(reprinted from NITTFAGATCTTAOTB)
A strange thing happened to me the week of my 10th High School reunion. It was so strange, I couldn't immediately come up with a word for it. I still couldn't come up with a word for it after 20 minutes of staring at myself in the mirror. Eventually, just as I was crossing the room in front of my computer today with a cup of coffee in my hand, I managed to hit upon the word "strange."
Genius, I know. 28 years old, and I am genius personified.
But the thing that happened in front of my bathroom mirror on Tuesday morning was so unexpected that I actually caught myself thinking in Latin. Not Pig Latin, either and not Latin dancing or Latin America. This was the real, hardcore stuff - Ovid and Julius Caesar and college mottoes - that kind of Latin. And I never took Latin, not even ten years ago in high school. I was way too cool for that Latin crap. I took Spanish for seven years instead. So why the hell wasn't I thinking in Spanish?
Not that either language was doing a whole lot to pad my extensive vocabulary. "Strange," I came up with. The blandest possible adjective in... the world maybe? Strange.
The reunion was on a Friday night. Tuesday morning I woke up and took a shower. And for the first time in the ten years since I left the tall brick walls of Ridgewood high school behind me, I started wondering what girls were going to think of me this weekend - especially with that little surge of acne on my face.
Acne? You can't be serious. At 28 years old? Who gets acne at 28 years old. Aside from baseball players or guys in the gym on steroids - two groups of people with whom I was in no danger of being confused. I wiped the mirror, but there it was still - small red spots here and there, little telltale patches like steam before a geyser. The tectonic forces of... what, adolescence?... were pushing little pink little volcanoes through the surface of my 28-year-old skin.
Apparently, the road to my high school reunion was going to take a little detour through puberty. Again. Dammit. As if the first time wasn't enjoyable enough.
Dammit, I thought. That sucks. I think about girls in high school and I get acne. Post hoc ergo propter hoc.
That was when my thinking lapsed inexplicably into Latin. Strange.
But I don't know Latin very well, so post hoc ergo propter hoc was the limit of relevant things I could come up with. After that it was Julius Caesar. Ovid. Sol iustitiae, et occidentem illustra. That was my college motto. It means "the sun of righteousness, shine upon the west also." Seven years there, and I'm not sure, but that might be all I remember from college.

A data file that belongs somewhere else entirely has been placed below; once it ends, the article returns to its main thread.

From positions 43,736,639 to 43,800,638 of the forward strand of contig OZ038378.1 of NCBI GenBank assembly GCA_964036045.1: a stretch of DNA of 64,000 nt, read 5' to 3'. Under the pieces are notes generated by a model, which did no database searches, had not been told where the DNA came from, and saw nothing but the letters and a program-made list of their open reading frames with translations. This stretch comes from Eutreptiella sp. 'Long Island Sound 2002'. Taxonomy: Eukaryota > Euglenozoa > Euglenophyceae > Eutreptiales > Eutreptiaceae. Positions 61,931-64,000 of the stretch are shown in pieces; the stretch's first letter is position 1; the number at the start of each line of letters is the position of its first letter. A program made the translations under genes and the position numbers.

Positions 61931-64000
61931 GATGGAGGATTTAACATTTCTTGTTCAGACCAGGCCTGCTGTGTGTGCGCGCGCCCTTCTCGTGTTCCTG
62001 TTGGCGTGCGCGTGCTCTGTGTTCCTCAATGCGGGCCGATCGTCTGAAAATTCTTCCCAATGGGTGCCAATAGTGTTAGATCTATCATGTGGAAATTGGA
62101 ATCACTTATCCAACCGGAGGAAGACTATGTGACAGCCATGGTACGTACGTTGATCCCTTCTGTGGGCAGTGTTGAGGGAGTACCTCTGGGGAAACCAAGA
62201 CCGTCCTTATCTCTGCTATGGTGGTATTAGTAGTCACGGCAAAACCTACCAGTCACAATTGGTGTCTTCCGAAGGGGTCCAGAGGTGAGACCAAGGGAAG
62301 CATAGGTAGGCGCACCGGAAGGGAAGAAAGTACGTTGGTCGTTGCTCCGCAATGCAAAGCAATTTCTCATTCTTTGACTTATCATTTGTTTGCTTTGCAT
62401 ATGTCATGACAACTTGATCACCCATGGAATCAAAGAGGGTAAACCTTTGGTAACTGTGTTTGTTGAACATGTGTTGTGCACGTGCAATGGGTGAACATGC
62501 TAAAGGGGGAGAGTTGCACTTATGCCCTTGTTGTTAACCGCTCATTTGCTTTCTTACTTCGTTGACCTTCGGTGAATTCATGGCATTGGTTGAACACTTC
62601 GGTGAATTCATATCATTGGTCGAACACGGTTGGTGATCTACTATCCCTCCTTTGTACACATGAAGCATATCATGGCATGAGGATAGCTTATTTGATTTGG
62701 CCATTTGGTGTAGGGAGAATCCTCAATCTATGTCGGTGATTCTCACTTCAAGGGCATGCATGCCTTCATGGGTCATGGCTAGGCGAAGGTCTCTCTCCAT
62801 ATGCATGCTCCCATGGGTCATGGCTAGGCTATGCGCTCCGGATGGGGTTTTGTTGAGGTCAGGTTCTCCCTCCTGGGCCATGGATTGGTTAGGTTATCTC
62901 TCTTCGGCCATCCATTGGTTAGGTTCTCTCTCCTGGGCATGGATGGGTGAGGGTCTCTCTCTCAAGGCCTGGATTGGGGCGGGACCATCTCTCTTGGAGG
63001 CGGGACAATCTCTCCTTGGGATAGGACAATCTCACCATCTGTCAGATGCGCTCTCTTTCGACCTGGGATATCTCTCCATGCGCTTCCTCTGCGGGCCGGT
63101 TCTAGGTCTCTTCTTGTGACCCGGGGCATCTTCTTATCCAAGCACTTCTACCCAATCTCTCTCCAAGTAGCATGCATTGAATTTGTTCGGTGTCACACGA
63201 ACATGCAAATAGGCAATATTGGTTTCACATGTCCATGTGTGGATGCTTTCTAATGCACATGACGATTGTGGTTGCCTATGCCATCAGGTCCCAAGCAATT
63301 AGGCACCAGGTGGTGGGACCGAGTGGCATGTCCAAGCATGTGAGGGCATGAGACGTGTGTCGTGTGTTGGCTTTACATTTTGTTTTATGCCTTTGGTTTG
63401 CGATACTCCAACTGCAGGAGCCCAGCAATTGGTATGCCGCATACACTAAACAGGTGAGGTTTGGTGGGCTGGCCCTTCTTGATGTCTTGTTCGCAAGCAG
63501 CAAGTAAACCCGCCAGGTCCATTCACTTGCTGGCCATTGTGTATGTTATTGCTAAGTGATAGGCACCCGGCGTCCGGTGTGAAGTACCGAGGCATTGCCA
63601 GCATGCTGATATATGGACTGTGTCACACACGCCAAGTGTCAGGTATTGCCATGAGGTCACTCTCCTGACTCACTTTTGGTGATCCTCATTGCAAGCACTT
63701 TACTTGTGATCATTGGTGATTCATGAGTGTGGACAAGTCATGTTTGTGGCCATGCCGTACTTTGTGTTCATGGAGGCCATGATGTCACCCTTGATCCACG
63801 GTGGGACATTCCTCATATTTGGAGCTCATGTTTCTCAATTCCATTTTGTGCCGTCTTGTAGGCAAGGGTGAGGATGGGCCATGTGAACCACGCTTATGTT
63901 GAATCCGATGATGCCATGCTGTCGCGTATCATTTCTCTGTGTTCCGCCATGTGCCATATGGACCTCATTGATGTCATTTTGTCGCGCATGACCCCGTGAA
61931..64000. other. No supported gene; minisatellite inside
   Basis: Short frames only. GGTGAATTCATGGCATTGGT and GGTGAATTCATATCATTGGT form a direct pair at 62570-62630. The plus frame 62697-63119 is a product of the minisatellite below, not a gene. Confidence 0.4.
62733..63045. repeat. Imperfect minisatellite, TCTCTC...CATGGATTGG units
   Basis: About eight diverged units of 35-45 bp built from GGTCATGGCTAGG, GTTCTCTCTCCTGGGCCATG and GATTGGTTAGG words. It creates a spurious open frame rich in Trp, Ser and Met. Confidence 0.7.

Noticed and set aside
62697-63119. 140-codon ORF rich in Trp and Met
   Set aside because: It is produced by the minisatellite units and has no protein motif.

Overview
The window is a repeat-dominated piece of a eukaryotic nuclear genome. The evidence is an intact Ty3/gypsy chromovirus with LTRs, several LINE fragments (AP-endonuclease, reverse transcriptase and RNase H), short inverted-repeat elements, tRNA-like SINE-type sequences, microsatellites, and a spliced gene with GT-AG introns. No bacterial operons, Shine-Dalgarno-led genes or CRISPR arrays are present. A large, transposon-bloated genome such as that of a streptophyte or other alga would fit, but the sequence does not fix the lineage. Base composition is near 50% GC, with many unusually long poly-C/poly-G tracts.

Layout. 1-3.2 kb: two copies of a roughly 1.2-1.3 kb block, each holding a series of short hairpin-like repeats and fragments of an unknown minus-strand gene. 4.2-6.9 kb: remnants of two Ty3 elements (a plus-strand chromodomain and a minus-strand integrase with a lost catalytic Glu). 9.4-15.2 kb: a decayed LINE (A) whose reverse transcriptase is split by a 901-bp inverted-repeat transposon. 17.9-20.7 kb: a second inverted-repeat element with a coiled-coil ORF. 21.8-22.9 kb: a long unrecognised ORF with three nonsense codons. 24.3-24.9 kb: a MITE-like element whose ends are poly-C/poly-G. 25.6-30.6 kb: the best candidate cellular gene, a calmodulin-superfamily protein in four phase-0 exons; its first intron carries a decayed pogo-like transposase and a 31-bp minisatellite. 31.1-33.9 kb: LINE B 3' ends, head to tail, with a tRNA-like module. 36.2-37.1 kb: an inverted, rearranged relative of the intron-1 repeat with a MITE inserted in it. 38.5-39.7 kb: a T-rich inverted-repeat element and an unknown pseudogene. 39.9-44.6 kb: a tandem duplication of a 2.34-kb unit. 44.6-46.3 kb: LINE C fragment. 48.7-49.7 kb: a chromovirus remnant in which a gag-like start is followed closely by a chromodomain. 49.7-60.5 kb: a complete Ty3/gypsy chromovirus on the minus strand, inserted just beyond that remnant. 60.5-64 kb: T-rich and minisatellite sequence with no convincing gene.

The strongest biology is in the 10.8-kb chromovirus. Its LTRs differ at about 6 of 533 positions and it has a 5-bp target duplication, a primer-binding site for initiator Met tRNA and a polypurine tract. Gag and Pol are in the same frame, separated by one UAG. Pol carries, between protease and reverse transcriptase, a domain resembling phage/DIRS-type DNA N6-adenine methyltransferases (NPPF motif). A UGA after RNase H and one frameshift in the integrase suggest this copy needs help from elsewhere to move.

I could not recall the names of the teenage girls who drove me to wishing my face was clear in high school, the era before the sun of righteousness burned all my pimples away. And believe me, it took me a long time, lot of self-reflexive therapy, and a great deal of alcohol to forget those names. From the second I set foot on a college campus as a student, I was dedicated to re-creating myself so I would never again be the same person I was in high school.
I was going to improve. I was going to become a great and impressive specimen of humankind. I had it all mapped out.
All right, minus some of the finer points of achieving greatness and impressiveness. But I had time on my side. Like the Rolling Stones song, which I learned about from my college roommate. See the growth?
Nevertheless, I knew that from freshman year onward, my primary motivation had to come from somewhere slightly deeper than worrying about falling over and spraining my ankle in front of a cute, popular girl in a Lexus. That single thought was what powered most of my unfortunate time at Ridgewood High school, although the Lexus could really have been any means of conveyance. Falling over a girl on a bicycle, or on rollerskates, or in a pair of shoes, would have been just as rough.
The whole mentality had to go. My whole modus operandi (more Latin!) of harboring secret crushes and writing poetry about my clandestine heartbreak needed some serious revamping. Crushes themselves had to become something more meaningful, more adult, more than the fuel for my suburban teenage neurosis. I didn't even feel any particular warmth for the term "crushes" anymore. I had to go a step beyond the crush, while still keeping carefully on this side of stalking - another something I learned in college.
The bottom line is that a face without acne was something I needed to be able to take for granted.
I get told all the time that I look very young. My dad was like that too. He could still pass for 17 well into his 30s, which was not nearly as useful as, say, a magic sack of money would have been. Or telekinesis. Anyway, I'm not sure if dear old dad lost track of his portrait in the attic or whatever, but somewhere in the mid- or late 1990s, he finally started to age. He still does pretty great, though; even on the far side of 50, he can still pass for 40. Okay, 45.
Don't worry - this print is too small for him to read.
The Tuesday morning before my reunion was one of those times when my congenital youthful countenance was working against me, like five guys on the crew team suddenly pulling their oars in the opposite direction. (Something else I picked up in college, not that I ever rowed myself.)
Looking young is great. Having the skincare problems of the young is something else entirely.
When I graduated high school, I had four goals for the next ten years of my life. In no particular order, they were to become a) funny, b) charming, c) irresistible to women, and d) a great stage and screen actor.
When I saw the amount of dedication it took to become a great stage and screen actor, I cut it down to three goals.
When I saw the amount of dedication it took to become irresistible to women, I cut it down to two. Sorry, ladies. Being funny and charming is going to have to be enough.
"Alumnus, alumni," I said out loud to my reflection in the mirror, exhausting the rest of my Latin vocabulary. "Uranium. Plutonium. One-point-twenty-one gigiwatts. " Wasn't I being a little bith shallow about this acne thing? A little vain even? "Crater-facium. Acne scarium."
By then, I was making things up.
I certainly wouldn't suspect that anyone else coming to the ten-year reunion of the Ridgewood High School class of 1994 was facing similar issues in their bathroom mirrors on Tuesday morning - not that I had any way of knowning. I have basically kept in touch with three people from RHS, and one of those people was my twin sister. Biology (which I knew about before college) is involved in the transaction.
As for evolution, my high school classmates have had every excuse to do it however they saw fit to do it. Apparently, that evolution was destined to take place without me around. So I still wasn't sure why I was supposed to get excited about spending a lot of money to be in an enclosed space with people whose post-adolescence wasn't compelling enough to keep me in the audience in the first place.